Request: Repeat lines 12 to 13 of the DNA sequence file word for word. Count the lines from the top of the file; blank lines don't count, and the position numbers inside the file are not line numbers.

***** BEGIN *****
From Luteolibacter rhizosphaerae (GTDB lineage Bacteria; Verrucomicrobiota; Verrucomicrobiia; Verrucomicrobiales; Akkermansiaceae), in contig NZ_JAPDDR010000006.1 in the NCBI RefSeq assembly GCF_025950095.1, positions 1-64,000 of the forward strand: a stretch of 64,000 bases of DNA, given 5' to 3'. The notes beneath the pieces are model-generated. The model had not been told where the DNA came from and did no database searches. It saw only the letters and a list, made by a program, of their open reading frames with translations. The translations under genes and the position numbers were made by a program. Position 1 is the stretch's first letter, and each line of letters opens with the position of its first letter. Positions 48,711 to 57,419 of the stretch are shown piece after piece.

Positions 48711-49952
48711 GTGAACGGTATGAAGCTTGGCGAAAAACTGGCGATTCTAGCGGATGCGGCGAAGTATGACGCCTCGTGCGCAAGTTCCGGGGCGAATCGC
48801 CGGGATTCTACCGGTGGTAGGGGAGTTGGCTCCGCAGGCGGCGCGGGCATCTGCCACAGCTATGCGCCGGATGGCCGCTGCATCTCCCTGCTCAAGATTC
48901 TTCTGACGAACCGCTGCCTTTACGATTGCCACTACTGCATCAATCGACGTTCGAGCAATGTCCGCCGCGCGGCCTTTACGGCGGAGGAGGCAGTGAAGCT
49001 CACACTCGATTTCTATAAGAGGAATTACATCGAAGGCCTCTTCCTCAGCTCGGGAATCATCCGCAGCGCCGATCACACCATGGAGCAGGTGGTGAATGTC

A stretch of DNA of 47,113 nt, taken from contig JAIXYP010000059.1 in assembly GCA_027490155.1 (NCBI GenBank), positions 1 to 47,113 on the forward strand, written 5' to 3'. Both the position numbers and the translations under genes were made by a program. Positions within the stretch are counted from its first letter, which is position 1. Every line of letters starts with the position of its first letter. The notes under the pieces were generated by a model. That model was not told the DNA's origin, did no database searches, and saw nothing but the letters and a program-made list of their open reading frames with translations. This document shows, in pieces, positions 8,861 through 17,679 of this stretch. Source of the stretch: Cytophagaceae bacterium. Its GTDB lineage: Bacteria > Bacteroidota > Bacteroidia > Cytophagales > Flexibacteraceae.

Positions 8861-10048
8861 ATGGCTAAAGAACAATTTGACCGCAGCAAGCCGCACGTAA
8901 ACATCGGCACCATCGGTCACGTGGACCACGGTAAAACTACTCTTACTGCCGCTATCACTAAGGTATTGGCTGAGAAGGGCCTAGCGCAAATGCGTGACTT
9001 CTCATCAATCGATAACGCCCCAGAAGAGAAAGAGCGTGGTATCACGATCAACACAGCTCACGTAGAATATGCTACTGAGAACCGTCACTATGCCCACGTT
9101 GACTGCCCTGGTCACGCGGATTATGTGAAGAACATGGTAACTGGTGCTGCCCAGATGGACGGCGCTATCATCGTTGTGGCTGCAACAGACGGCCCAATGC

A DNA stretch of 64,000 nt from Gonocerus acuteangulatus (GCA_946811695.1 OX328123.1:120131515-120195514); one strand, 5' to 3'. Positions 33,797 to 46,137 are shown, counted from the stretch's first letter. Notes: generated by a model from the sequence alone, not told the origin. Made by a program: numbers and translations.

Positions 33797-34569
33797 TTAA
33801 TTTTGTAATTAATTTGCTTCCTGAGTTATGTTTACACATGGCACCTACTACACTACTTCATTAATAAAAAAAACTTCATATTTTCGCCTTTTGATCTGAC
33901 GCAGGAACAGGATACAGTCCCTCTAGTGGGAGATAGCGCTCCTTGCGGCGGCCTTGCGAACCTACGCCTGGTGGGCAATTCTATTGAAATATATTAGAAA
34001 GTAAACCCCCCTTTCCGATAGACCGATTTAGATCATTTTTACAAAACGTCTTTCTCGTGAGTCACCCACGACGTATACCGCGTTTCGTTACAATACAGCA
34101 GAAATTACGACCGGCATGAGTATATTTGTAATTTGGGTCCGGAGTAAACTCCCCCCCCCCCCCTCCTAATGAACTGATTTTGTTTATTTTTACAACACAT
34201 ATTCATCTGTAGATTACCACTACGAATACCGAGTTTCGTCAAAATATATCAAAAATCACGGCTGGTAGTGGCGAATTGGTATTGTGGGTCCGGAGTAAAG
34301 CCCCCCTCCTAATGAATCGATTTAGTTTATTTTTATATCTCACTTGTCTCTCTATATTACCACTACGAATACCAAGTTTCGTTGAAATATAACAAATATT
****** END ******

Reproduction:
9101 GACTGCCCTGGTCACGCGGATTATGTGAAGAACATGGTAACTGGTGCTGCCCAGATGGACGGCGCTATCATCGTTGTGGCTGCAACAGACGGCCCAATGC

A DNA stretch of 64,000 nt from Gonocerus acuteangulatus (GCA_946811695.1 OX328123.1:120131515-120195514); one strand, 5' to 3'. Positions 33,797 to 46,137 are shown, counted from the stretch's first letter. Notes: generated by a model from the sequence alone, not told the origin. Made by a program: numbers and translations.